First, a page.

With the North Queensland cotton harvest at least a month away, irrigated cotton growers are currently predicting good yields while the rainfed crops are seeing lackluster early results off the back of below-average February and March rainfall.
The below-average rainfall has not dampened interest in the industry, with North Queensland cotton crop still expected to see continued growth in the coming years.
Cotton Seed Distributors extension & development agronomist Sam Lee said below-average rainfall in the wet season has increased the yield divide between dryland and irrigation.
“It has certainly been a dry wet season, so any of the dryland or rain-grown crops have unfortunately been quite affected and they are probably not going to have great yields,” Mr Lee said.
“On the flip side, there is going to be some reasonably good irrigated crops if the season finishes well, because there has been less wet-season weather and there has been less cloudy weather.
“Those irrigated crops that have had water to supplement them are looking quite good.”
He said the late-season falls in eastern parts of northern Queensland may work against the development of some cotton crops.
“They are getting quite a wet season event to the east at the moment; that is the risk for the more eastern crops that if they get 10 days of cloudy weather that could still affect their yields.”
With about 80 per cent of crops reliant on rain, the dry wet season will be hitting most cotton growers.
Atherton Tablelands mixed farmer Brad Jonsson said his 650-hectare rainfed crop suffered from the below-average rainfall, but that the plants still produced some fruit.
“It has been the driest wet season since we started keeping records 25 years ago,” Mr Jonsson said.
“We got a decent amount planted, but there was not enough follow-up rain to get a reasonable crop.
“It won’t be too bad; we will still get about three bales to the hectare if we are lucky.”
Mr Jonsson said this season was unusual for the region and the reduced yields won’t stop him, or other growers, from planting another cotton crop.
“Usually, 90pc of the time you get a reliable wet season, but this year it just didn’t happen.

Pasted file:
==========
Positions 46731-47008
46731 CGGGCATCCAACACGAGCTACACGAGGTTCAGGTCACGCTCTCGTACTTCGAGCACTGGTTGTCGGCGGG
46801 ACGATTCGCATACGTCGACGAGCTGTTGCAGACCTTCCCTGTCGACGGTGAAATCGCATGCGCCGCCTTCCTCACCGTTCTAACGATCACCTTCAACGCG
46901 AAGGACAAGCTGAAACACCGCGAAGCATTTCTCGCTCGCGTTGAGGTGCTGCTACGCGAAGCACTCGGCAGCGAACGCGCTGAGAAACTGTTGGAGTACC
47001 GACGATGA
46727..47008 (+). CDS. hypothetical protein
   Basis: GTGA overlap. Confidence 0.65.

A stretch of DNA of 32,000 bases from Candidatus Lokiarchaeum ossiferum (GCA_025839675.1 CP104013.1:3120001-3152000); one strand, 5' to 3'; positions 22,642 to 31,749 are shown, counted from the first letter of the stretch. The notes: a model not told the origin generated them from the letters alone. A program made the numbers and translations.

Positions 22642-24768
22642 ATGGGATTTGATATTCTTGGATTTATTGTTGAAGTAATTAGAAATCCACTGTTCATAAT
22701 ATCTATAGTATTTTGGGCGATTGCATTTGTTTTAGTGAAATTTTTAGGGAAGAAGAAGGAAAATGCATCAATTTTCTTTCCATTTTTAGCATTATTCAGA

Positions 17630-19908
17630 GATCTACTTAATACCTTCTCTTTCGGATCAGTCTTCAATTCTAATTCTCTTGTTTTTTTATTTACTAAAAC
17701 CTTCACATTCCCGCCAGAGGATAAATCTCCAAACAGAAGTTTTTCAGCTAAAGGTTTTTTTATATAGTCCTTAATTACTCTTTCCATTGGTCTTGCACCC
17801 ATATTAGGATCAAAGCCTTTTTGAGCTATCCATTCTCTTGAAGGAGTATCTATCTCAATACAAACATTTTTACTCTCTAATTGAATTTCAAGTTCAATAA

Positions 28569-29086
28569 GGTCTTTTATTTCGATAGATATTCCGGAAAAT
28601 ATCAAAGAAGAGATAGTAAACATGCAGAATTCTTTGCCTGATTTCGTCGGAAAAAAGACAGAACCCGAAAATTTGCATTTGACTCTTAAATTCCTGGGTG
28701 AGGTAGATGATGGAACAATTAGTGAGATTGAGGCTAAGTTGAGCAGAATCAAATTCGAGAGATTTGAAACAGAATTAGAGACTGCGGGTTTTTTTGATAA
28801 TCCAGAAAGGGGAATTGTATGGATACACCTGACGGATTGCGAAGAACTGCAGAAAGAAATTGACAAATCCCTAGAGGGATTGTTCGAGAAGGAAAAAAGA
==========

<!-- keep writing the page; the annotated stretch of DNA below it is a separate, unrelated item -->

“It won’t deter us; we will back up again next year and plant the same amount of area.”
Irrigated crops positive
Grower Lucas Findley, who has an irrigated property near Julia Creek in north-west Queensland, said overall he was pleased with the development of the 700ha 2022 crop.
Mr Findley, who also grows cotton at Wee Waa in New South Wales, said this was only his second crop at Julia Creek and he was still learning about growing cotton in the tropics and the intricacies of his property and soil types.
“We’ve got some cotton in – some looks good and some looks bad – but it’s mostly positive and we happy are with what we are seeing,” Mr Findley said.
“We grew cotton last year, which we were quite happy with, a lot smaller scale of course, but it harvested well.
“We can always push the crop more; there is nothing telling us what we are doing is a silly idea – it’s all very positive.”
Learnings from unusual season
Nutrien Ag Solutions Mareeba and Tolga branch manager Thomas Mugford said, despite the disappointing summer rainfall, the early crop progression demonstrated what was possible with cotton in the north.
“We were looking at a cracker season; it was going to be unbelievable, then we had that dry February and March,” Mr Mugford said.
“It is far from a disaster; there are some crops that are exceptional and some crops that are mediocre, but overall.
“Even though the season went badly from a moisture perspective, some of that cotton, when I walked through it, I just couldn’t believe how that plant hangs on and taps into moisture.
“If that is what we can do in a really bad year, just imagine when we get the perfect season – it will be absolutely incredible.”
Mr Mugford said growers and agronomists will be able to take away new data and learnings from the unusual season to inform future decisions.
“In terms of the dryland crops, a positive that could be taken from the season is that because cotton is so new to the north, we are learning so much.